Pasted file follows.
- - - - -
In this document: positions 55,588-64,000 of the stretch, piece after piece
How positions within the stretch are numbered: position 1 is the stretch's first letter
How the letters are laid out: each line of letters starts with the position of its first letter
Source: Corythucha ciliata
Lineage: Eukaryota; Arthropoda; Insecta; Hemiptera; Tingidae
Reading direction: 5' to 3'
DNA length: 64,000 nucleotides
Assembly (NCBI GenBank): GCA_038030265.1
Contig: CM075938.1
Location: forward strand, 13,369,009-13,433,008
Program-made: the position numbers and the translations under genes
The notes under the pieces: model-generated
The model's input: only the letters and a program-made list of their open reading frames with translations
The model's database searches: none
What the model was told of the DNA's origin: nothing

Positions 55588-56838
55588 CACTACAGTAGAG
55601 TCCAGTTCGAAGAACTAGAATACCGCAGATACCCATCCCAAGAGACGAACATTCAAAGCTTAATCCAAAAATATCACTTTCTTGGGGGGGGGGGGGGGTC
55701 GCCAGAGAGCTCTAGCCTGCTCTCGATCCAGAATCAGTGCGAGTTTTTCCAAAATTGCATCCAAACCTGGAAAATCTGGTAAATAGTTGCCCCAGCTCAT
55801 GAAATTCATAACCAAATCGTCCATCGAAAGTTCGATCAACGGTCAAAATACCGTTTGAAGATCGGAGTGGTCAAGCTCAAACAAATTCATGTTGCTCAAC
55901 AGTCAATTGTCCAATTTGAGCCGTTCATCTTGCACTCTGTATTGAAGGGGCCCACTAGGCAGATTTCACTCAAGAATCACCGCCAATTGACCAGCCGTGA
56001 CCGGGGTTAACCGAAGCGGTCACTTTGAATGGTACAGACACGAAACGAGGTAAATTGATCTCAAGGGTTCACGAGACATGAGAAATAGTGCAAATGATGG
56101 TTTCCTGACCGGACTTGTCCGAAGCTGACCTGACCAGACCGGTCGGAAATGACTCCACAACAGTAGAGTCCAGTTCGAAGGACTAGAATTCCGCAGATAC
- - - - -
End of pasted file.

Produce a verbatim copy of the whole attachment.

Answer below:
In this document: positions 55,588-64,000 of the stretch, piece after piece
How positions within the stretch are numbered: position 1 is the stretch's first letter
How the letters are laid out: each line of letters starts with the position of its first letter
Source: Corythucha ciliata
Lineage: Eukaryota; Arthropoda; Insecta; Hemiptera; Tingidae
Reading direction: 5' to 3'
DNA length: 64,000 nucleotides
Assembly (NCBI GenBank): GCA_038030265.1
Contig: CM075938.1
Location: forward strand, 13,369,009-13,433,008
Program-made: the position numbers and the translations under genes
The notes under the pieces: model-generated
The model's input: only the letters and a program-made list of their open reading frames with translations
The model's database searches: none
What the model was told of the DNA's origin: nothing

Positions 55588-56838
55588 CACTACAGTAGAG
55601 TCCAGTTCGAAGAACTAGAATACCGCAGATACCCATCCCAAGAGACGAACATTCAAAGCTTAATCCAAAAATATCACTTTCTTGGGGGGGGGGGGGGGTC
55701 GCCAGAGAGCTCTAGCCTGCTCTCGATCCAGAATCAGTGCGAGTTTTTCCAAAATTGCATCCAAACCTGGAAAATCTGGTAAATAGTTGCCCCAGCTCAT
55801 GAAATTCATAACCAAATCGTCCATCGAAAGTTCGATCAACGGTCAAAATACCGTTTGAAGATCGGAGTGGTCAAGCTCAAACAAATTCATGTTGCTCAAC
55901 AGTCAATTGTCCAATTTGAGCCGTTCATCTTGCACTCTGTATTGAAGGGGCCCACTAGGCAGATTTCACTCAAGAATCACCGCCAATTGACCAGCCGTGA
56001 CCGGGGTTAACCGAAGCGGTCACTTTGAATGGTACAGACACGAAACGAGGTAAATTGATCTCAAGGGTTCACGAGACATGAGAAATAGTGCAAATGATGG
56101 TTTCCTGACCGGACTTGTCCGAAGCTGACCTGACCAGACCGGTCGGAAATGACTCCACAACAGTAGAGTCCAGTTCGAAGGACTAGAATTCCGCAGATAC